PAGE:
HomeTop StoriesThis rare predatory deep-sea squid has high-beam headlights

This rare predatory deep-sea squid has high-beam headlights

Poison: UWA / Inkfish

A research team from the University of Western Australia has captured images of a Dana octopus squid while deploying baited cameras in the Pacific Ocean. In the footage shared today, the squid treated the camera like prey and flashed its luminous headlights before heading off to hunt. If you think being blinded by a high beam on the road is horrifying, imagine being more than a mile deep in pitch-black water and Dana squid blinds you and then eats you.

Dana squid are huge and can grow up to 350 pounds and seven feet in length. The hooked squid also had the largest known photophores in the world at the end of two of its arms. It uses the organs to produce bioluminescent flashes to disorient and startle its prey. Associate Professor Heather Stewart said:

“The squid, which was about 75cm long, swooped down on our camera thinking it was prey and tried to scare it with its huge bioluminescent headlights. It then wrapped its arms around one of the other cameras, which in turn captured the encounter in even more detail. I think we were very lucky to have witnessed this.”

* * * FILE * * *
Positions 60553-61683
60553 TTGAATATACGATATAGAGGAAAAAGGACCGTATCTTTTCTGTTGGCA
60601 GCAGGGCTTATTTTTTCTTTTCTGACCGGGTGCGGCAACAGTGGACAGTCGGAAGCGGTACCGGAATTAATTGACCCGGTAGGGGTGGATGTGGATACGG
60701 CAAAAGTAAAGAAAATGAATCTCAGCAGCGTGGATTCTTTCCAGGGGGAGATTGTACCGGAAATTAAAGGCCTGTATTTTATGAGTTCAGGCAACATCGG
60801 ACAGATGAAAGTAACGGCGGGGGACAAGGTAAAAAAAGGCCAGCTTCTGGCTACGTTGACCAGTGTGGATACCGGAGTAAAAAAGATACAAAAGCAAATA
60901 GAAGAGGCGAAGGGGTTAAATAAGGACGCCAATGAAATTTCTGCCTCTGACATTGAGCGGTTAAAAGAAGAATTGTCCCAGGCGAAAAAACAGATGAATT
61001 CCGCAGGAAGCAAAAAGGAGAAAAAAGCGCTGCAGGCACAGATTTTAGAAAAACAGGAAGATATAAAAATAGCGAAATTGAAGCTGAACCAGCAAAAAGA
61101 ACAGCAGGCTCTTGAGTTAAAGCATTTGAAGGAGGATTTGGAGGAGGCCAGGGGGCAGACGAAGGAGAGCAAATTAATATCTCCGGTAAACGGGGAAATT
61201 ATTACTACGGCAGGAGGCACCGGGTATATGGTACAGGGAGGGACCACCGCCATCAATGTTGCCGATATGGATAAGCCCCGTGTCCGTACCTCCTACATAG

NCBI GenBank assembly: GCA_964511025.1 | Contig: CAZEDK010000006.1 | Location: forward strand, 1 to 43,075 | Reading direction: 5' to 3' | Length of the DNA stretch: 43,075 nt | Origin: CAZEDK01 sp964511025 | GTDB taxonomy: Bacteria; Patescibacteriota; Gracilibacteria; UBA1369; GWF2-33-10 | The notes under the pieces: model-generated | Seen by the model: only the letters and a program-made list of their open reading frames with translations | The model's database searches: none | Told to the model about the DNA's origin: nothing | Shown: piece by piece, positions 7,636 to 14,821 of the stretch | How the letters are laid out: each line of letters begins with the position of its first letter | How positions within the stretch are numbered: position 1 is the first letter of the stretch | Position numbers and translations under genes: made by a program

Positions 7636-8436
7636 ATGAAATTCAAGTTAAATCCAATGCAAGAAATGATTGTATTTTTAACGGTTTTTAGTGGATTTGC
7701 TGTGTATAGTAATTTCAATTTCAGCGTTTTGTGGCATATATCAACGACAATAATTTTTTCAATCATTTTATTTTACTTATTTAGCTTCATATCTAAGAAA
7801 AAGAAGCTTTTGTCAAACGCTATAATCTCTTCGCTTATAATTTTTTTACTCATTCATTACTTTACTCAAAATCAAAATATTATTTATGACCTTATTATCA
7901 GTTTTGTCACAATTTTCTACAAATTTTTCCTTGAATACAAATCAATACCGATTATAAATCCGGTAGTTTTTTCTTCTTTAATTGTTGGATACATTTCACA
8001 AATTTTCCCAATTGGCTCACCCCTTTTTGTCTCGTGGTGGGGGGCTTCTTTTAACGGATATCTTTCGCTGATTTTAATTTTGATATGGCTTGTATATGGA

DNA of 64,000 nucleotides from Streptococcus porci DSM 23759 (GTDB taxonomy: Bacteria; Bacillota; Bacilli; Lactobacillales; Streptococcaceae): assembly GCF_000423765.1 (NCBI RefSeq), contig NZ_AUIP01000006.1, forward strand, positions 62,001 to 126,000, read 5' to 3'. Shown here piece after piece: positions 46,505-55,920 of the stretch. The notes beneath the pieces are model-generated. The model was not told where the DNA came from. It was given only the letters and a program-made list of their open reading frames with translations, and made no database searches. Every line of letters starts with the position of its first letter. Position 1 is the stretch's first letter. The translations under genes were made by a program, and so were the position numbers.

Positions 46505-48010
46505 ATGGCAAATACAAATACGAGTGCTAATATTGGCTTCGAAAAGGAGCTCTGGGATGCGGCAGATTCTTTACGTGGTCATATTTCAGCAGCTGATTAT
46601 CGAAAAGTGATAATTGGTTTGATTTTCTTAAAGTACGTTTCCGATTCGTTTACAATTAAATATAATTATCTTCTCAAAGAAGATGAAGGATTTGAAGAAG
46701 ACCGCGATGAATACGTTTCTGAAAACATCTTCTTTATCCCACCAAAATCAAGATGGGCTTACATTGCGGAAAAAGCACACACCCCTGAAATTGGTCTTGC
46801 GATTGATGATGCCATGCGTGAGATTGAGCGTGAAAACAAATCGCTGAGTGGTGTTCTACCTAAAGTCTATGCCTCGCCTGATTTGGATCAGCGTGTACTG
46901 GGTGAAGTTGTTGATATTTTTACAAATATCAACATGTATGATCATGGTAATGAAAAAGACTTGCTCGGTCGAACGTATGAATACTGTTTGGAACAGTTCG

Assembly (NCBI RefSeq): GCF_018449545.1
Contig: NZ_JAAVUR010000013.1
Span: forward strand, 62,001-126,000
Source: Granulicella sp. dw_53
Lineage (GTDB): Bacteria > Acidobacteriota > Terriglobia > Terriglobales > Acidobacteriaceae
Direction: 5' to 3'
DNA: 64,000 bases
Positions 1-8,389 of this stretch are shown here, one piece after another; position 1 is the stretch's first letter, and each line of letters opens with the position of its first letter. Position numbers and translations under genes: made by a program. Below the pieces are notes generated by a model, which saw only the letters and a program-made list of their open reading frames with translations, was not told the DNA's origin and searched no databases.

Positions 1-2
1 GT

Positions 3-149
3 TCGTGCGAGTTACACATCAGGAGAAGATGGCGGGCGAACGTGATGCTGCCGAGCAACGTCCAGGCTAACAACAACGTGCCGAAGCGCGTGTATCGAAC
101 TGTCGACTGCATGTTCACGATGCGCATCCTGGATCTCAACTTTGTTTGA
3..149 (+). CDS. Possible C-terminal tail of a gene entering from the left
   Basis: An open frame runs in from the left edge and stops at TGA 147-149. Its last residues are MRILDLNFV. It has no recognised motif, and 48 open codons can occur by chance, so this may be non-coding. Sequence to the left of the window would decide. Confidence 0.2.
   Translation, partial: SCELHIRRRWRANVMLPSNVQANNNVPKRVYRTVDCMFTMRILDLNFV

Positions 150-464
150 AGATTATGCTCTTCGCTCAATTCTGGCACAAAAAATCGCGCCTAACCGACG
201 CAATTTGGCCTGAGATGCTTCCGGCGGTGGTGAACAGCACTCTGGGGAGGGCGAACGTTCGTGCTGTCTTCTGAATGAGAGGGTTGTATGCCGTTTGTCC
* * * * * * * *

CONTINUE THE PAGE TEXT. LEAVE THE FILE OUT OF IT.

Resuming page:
The research team deployed cameras to a depth of more than five kilometers. The squid chased the camera less than half a mile from the surface as it descended at about 2 miles per hour. Professor Alan Jamieson, Director of the Minderoo-UWA Deep Sea Research Centre, said:

“A lot of data on this species comes from strandings, accidental bycatch or from the stomach contents of whales. The rarity of live observations of these amazing animals makes every encounter valuable in gathering information about geographic locations, depth and behavior. Plus, it’s such a unique animal that we almost never get to see, so we had to share it.”

Yes, the world needs to know that marine life also faces the fear of high beams piercing the darkness and ending lives.

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